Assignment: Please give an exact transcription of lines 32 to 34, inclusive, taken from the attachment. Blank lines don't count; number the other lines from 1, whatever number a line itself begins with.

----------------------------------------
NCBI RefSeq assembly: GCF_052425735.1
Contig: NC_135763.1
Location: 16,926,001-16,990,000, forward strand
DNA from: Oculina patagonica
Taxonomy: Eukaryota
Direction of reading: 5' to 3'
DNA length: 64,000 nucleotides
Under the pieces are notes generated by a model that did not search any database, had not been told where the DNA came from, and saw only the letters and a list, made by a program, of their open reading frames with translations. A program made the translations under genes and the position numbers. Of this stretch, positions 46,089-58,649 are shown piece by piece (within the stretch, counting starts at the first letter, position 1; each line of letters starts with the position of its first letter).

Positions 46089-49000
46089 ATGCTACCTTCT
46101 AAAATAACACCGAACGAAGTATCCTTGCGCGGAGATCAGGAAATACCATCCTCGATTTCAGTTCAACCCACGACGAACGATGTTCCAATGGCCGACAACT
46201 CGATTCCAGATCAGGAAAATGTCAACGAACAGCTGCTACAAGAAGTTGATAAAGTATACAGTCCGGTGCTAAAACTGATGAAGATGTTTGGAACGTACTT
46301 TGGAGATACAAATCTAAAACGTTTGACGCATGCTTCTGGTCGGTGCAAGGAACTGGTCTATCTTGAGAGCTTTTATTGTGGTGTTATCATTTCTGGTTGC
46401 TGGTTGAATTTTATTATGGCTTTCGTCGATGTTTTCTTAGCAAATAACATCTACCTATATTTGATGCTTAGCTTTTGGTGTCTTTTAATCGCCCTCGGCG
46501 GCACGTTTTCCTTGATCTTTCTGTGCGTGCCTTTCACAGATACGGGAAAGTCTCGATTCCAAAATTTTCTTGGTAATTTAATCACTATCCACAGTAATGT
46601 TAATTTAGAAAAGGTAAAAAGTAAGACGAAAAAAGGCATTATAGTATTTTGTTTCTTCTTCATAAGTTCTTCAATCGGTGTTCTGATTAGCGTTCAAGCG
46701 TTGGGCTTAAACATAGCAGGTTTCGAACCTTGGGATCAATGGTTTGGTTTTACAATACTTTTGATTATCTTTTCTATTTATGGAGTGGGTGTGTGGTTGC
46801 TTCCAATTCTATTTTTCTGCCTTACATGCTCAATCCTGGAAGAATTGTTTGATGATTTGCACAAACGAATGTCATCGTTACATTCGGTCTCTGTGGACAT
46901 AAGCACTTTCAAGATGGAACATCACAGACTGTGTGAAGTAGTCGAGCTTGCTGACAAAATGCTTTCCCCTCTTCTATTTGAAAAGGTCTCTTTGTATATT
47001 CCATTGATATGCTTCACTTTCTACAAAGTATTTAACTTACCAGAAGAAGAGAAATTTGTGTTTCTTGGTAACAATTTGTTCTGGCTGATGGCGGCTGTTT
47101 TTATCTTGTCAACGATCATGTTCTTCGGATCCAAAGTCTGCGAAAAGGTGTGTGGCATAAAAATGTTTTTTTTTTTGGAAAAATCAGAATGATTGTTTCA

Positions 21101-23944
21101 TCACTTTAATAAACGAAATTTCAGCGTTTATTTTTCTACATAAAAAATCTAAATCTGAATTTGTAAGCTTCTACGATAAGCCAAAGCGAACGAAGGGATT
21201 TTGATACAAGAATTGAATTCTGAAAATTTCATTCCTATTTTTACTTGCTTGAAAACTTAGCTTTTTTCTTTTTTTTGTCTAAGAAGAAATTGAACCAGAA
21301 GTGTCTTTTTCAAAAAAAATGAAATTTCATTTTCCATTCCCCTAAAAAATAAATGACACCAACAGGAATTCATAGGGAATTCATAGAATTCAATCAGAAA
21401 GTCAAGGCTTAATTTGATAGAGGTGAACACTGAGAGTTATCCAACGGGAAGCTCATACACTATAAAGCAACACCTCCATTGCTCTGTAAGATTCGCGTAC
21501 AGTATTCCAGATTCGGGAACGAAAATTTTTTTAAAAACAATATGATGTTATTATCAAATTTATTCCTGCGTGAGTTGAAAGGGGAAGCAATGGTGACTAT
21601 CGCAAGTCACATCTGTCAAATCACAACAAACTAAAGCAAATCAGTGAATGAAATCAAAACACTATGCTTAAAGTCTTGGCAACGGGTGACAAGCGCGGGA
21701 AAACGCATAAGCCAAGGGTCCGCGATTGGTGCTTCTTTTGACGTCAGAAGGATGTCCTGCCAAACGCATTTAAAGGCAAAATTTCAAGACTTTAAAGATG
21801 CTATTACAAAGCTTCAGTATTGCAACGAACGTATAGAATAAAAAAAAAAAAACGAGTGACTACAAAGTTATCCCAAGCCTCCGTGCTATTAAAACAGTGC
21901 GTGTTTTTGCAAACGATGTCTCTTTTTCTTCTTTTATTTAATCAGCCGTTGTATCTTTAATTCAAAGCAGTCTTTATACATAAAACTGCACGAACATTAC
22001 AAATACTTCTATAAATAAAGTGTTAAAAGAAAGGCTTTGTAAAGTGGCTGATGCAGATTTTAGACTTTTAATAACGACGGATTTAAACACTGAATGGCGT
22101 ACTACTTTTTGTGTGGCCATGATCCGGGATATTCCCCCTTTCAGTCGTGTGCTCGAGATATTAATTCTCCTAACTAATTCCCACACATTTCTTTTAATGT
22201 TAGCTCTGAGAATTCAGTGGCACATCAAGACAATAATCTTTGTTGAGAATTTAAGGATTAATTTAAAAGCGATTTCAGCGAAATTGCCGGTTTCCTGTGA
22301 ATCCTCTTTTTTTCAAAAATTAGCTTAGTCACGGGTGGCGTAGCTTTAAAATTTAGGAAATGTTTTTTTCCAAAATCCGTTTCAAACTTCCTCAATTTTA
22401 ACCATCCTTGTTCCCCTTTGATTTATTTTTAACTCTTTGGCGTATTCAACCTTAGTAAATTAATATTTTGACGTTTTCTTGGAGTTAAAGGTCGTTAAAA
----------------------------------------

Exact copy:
22001 AAATACTTCTATAAATAAAGTGTTAAAAGAAAGGCTTTGTAAAGTGGCTGATGCAGATTTTAGACTTTTAATAACGACGGATTTAAACACTGAATGGCGT
22101 ACTACTTTTTGTGTGGCCATGATCCGGGATATTCCCCCTTTCAGTCGTGTGCTCGAGATATTAATTCTCCTAACTAATTCCCACACATTTCTTTTAATGT
22201 TAGCTCTGAGAATTCAGTGGCACATCAAGACAATAATCTTTGTTGAGAATTTAAGGATTAATTTAAAAGCGATTTCAGCGAAATTGCCGGTTTCCTGTGA